Use Update-ExchangeHelp to update Exchange PowerShell help topics on Exchange servers

Exchange cmdlet reference topics are created and updated all the time, but it's been difficult to get those updates into Exchange code in a timely manner so they're available in the Exchange Management Shell. Now, you can use the Update-ExchangeHelp cmdlet in the Exchange Management Shell to get the most up-to-date cmdlet reference topics for the command line in Exchange 2016.The Update-ExchangeHelp cmdlet automatically connects to a predefined website, compares the version of the local Exchange server and the installed languages to what's available in the update packages, and then downloads and installed the updated Exchange Management Shell help. Typically, the cmdlet connects to the Internet, but you can configure it to connect to an Intranet source inside your organization.

Contents:

Use Update-ExchangeHelp on a single Internet-connected Exchange server

Configure Update-ExchangeHelp to get updates from an internal web server

Details about Update-ExchangeHelp

What do you need to know before you begin?

  • Estimated time to complete:

    • Use Update-ExchangeHelp on a single Internet-connected Exchange server: less than 5 minutes.

    • Configure Update-ExchangeHelp to get updates from an internal web server: 30 minutes.

  • You need to be assigned permissions before you can perform this procedure or procedures. To see what permissions you need, see the "Exchange server configuration settings" entry in the Exchange and Shell infrastructure permissions topic.

  • You can only use PowerShell to perform this procedure. To learn how to open the Exchange Management Shell in your on-premises Exchange organization, see Open the Exchange Management Shell.

Tip

Having problems? Ask for help in the Exchange forums. Visit the forums at: Exchange Server.

Use Update-ExchangeHelp on a single Internet-connected Exchange server

This method requires that the Exchange 2016 server has direct access to the Internet.

Run the following command in the Exchange Management Shell:

Update-ExchangeHelp -Verbose

Notes:

  • The Verbose switch is important because it provides useful information. For example, it tells you if your Exchange server already has the latest version of help installed, or if you've run the command in the last 24 hours.

  • If you want to check for updates again within 24 hours, use the Force switch.

Return to top

Configure Update-ExchangeHelp to get updates from an internal web server

In some organizations, internal servers don't have access to the Internet. If your internal Exchange 2016 servers don't have Internet access, you can configure Update-ExchangeHelp to point to an internal web server to get updates. The steps are as follows:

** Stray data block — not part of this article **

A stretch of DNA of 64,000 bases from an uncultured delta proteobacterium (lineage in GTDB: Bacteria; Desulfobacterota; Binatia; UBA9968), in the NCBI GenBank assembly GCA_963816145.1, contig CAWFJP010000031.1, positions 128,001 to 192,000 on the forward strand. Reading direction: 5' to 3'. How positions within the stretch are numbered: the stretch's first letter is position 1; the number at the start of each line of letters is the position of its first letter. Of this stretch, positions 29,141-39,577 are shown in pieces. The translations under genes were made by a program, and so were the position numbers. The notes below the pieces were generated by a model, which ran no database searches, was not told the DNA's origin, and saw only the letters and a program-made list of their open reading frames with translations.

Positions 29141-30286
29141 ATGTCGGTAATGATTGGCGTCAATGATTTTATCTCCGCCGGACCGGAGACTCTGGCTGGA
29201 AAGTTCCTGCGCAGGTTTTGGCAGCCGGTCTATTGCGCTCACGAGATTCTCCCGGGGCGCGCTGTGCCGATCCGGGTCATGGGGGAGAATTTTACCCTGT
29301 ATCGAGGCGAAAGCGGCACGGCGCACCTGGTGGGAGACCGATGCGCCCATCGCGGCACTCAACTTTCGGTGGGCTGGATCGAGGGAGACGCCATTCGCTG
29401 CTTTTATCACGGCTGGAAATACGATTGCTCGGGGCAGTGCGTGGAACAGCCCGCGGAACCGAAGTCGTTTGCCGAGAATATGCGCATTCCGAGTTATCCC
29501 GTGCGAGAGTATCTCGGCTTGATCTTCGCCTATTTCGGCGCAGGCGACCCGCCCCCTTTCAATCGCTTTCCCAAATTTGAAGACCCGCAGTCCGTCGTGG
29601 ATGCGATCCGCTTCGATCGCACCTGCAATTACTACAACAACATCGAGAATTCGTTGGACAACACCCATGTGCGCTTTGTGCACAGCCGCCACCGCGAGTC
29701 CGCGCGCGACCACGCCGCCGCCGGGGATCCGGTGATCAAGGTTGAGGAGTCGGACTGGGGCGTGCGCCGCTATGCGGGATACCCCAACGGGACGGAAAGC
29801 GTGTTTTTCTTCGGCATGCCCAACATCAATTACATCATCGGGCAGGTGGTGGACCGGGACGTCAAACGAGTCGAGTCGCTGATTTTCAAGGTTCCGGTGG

1. Download and inspect the ExchangeHelpInfo.xml manifest file.

  2. Download the update packages, publish the update packages on an internal web server, and customize the ExchangeHelpInfo.xml manifest file.

  3. Publish the customized ExchangeHelpInfo.xml manifest file on an internal web server.

  4. Modify the registry of the Exchange servers to point to the customized ExchangeHelpInfo.xml manifest file.

  5. Use and maintenance of Update-ExchangeHelp.

Return to top

Step 1. Download and inspect the ExchangeHelpInfo.xml manifest file

On a computer that has Internet access, open https://go.microsoft.com/fwlink/p/?LinkId=287244, save the ExchangeHelpInfo.xml manifest file in a location that's easy to remember, and open the file in Notepad.

Each available update package is defined in a <HelpVersion> section, and each <HelpVersion> section contains the following keys.

  • <Version> This key identifies the version Exchange that the update package applies to. 15.01.xxxx.xxx is Exchange 2016. 15.00.xxxx.xxx is Exchange 2013. Typically, this key specifies a range of versions.

  • <CulturesUpdated> This key identifies the language that the update package applies to. This key might specify only one language or multiple languages.

  • <Revision> This key identifies the order that the updated packages were released for the major version of Exchange. In other words, the first update package released for Exchange 2016 is 001, the second is 002, etc. And, there's no relationship between the update packages and the order they were released in. For example, 001 might be an English only update, 002 might be an update for all other supported languages, and 003 might be a German-only update.

  • <CabinetUrl> This key identifies the name and location of the update package for the <HelpVersion> section.

The update package that's defined in a <HelpVersion> section applies to an Exchange server based on the combination of <Version> and <CulturesUpdated> values.

You might find that multiple <HelpVersion> sections apply to your Exchange servers for a given version of Exchange. For example, there might be multiple updates for the same language, or separate updates for different languages that both apply to your Exchange servers because you have multiple languages installed. Either way, you need only the most recent update for your Exchange server version and language based on the <Revision> key.

For example, suppose your Exchange servers are running Exchange 2016 version 15.01.0225.040 with English and Spanish installed, and the ExchangeHelpInfo.xml manifest file looks like this:

<?xml version="1.0" encoding="utf-8"?>
<ExchangeHelpInfo>
  <HelpVersions>
    <HelpVersion>
      <Version>15.01.0225.030-15.01.0225.050</Version>
       <Revision>001</Revision>
      <CulturesUpdated>en</CulturesUpdated>
      <CabinetUrl>http://download.microsoft.com/download/8/7/0/870FC9AB-6D22-4478-BFBF-66CE775BCD18/ExchangePS_Update_En.cab</CabinetUrl>
    </HelpVersion>
    <HelpVersion>
      <Version>15.01.0225.030-15.01.0225.050</Version>
      <Revision>002</Revision>
      <CulturesUpdated>de, es, fr, it, ja, ko, pt, pu, ru, zh-HanS, zh-HanT</CulturesUpdated>
      <CabinetUrl>http://download.microsoft.com/download/8/7/0/870FC9AB-6D22-4478-BFBF-66CE775BCD18/ExchangePS_Update_Loc.cab</CabinetUrl>
    </HelpVersion>
    <HelpVersion>
      <Version>15.01.0225.030-15.01.0225.050</Version>
       <Revision>003</Revision>
      <CulturesUpdated>en</CulturesUpdated>
      <CabinetUrl>http://download.microsoft.com/download/8/7/0/870FC9AB-6D22-4478-BFBF-66CE775BCD18/ExchangePS_Update_En2.cab</CabinetUrl>